A diamond is eternal, but not for much longer. Spot trading in commoditized diamond clusters began in September, and the company behind the electronic exchange hopes to launch a futures contract on the Minneapolis Grain Exchange next year. Diamond Standard Inc.'s plans to include gems in commodity fund indexes include the creation of an exchange-traded fund.
"That's the tipping point for our early investors," said Cormac Kinney, founder and CEO of Diamond Standard, which buys about 10,000 diamonds per week and sells plastic-encased, equally valued clusters to investors.
Mr. Kinney wants to achieve something similar to what happened when gold was financialized. When investors could buy and sell gold without having to transport bars of the precious metal, commodity funds and others made allocations that drove the price of the precious metal to new highs. To be sure, ETFs and new futures contracts fail all the time. And functioning markets in investment diamonds have remained elusive, despite investor interest peaking during periods of high inflation, such as now, when people are eager to stash away wealth. Purchasing diamonds is the simple part. The issue is selling them, which is what the famous De Beers advertising line about holding forever was supposed to discourage.
For one thing, many buyers pay retail but sell to dealers at wholesale prices, as Americans who were sold diamonds by telemarketers pitching sparkly hedges against inflation learned in the 1980s. Though the value of diamonds has consistently increased over the decades, it can take years to make up for the markup. Long holding periods on ring fingers and in safes, combined with jeweller competition for investment-grade stones, have limited liquidity, or the ability to transact at expected prices.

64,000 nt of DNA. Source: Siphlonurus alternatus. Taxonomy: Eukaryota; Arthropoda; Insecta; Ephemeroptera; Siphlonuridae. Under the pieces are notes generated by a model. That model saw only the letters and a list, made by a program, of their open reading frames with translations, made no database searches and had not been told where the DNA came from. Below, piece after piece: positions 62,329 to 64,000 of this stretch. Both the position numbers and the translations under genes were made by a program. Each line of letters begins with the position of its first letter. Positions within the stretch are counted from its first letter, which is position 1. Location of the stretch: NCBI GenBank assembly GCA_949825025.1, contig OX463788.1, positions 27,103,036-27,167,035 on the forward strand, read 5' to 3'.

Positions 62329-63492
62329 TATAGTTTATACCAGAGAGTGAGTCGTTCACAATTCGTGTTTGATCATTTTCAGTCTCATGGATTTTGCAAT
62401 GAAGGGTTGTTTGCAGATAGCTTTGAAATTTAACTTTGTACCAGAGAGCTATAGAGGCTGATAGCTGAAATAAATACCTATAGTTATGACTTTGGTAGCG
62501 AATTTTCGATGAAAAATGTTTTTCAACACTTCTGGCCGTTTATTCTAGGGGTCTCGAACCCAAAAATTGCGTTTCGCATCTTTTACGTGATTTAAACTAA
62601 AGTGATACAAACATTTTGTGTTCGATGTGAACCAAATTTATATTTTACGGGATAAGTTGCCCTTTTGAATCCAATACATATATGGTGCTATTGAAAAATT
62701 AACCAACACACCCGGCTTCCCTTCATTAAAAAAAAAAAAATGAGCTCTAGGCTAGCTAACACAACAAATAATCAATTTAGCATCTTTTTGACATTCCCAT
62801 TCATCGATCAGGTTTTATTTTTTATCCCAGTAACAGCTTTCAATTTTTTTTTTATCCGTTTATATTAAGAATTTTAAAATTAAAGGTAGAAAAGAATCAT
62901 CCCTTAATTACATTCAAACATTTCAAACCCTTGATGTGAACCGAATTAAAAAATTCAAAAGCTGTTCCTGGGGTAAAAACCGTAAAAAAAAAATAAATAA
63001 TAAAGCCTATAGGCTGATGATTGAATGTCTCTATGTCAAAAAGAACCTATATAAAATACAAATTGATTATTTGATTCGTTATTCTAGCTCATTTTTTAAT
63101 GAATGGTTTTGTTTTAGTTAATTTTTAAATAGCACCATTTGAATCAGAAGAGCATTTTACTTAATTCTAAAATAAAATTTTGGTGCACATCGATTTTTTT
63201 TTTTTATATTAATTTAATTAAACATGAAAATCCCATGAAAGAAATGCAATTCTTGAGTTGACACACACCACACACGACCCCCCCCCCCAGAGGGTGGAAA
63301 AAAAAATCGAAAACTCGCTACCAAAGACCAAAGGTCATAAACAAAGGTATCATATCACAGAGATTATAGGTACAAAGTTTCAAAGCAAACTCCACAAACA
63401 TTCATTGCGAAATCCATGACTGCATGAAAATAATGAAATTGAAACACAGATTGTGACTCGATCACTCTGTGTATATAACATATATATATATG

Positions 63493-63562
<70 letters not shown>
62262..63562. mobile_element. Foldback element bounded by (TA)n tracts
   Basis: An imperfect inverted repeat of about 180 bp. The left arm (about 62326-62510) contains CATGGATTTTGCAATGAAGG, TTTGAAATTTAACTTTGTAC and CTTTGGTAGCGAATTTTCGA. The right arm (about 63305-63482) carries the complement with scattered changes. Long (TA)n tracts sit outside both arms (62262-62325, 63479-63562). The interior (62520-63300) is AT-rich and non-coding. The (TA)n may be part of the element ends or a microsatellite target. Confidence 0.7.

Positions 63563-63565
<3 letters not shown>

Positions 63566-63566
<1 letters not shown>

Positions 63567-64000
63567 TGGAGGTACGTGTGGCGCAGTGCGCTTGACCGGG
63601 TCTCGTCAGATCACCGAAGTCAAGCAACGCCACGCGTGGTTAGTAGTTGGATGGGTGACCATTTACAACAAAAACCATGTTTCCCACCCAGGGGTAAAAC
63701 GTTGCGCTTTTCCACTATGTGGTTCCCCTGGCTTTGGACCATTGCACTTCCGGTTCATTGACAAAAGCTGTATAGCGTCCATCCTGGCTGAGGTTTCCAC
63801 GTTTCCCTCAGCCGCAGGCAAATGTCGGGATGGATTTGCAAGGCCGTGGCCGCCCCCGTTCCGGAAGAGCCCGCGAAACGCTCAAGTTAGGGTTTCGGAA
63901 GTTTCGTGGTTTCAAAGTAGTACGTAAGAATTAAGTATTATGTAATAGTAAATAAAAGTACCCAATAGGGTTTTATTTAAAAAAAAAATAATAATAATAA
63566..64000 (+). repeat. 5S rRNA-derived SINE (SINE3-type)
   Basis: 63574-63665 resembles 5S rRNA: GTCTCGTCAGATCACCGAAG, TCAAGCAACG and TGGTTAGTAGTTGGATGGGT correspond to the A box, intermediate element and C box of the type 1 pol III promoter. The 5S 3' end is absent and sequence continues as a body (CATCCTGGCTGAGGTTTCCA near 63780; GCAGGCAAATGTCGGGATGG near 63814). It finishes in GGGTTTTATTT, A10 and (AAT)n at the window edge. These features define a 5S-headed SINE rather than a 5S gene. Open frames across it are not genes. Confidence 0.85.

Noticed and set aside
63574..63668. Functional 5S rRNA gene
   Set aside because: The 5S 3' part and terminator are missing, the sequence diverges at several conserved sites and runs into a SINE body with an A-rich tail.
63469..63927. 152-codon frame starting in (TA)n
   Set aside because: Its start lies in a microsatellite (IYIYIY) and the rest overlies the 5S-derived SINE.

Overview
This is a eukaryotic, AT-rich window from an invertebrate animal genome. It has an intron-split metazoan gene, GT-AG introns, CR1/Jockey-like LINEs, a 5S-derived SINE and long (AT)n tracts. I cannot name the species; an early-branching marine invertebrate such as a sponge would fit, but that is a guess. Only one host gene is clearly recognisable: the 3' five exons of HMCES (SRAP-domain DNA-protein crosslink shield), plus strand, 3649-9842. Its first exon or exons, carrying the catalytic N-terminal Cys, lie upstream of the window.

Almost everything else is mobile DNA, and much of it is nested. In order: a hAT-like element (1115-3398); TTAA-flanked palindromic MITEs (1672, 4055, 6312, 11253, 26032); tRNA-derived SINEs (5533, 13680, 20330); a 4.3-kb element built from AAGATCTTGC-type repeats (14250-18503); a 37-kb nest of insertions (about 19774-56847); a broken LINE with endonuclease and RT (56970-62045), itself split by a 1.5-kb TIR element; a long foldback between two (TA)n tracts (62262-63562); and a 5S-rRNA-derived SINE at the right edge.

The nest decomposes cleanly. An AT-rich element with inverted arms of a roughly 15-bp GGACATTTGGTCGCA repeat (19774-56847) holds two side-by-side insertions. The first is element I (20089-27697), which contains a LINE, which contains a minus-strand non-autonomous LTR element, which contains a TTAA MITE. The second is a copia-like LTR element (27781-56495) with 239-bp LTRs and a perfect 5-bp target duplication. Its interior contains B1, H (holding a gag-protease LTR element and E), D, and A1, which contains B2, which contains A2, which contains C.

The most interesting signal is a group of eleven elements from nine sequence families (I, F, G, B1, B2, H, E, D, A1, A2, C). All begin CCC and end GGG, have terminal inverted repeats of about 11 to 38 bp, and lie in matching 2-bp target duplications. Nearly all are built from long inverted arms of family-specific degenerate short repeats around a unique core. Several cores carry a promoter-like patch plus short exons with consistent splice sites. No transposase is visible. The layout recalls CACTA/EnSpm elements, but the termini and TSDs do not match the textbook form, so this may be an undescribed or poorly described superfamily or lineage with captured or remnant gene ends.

According to Olya Linde, a Zurich-based partner at consulting firm Bain & Co. who specialises in energy and natural resources, the biggest barrier for investment diamonds is fungibility, not opaque pricing or illiquidity. "If anyone can solve that, that's the first major step toward unlocking investment demand," she said. "This is where real technology, such as artificial intelligence and machine learning, may be able to help." Mr. Kinney, a computer scientist, believes he has figured out how to monetize diamonds. He has run a quantitative hedge fund and developed and sold trading programmes and other software, including to News Corp, the parent company of The Wall Street Journal.
When he met his wife, Mimi So, a gemstone dealer and fine jewellery designer, he became interested in diamonds. Purchasing an engagement diamond for someone like her was difficult. He had access to a wealth of market data through her company and approached diamond selection in the same way he approached quantitative trading.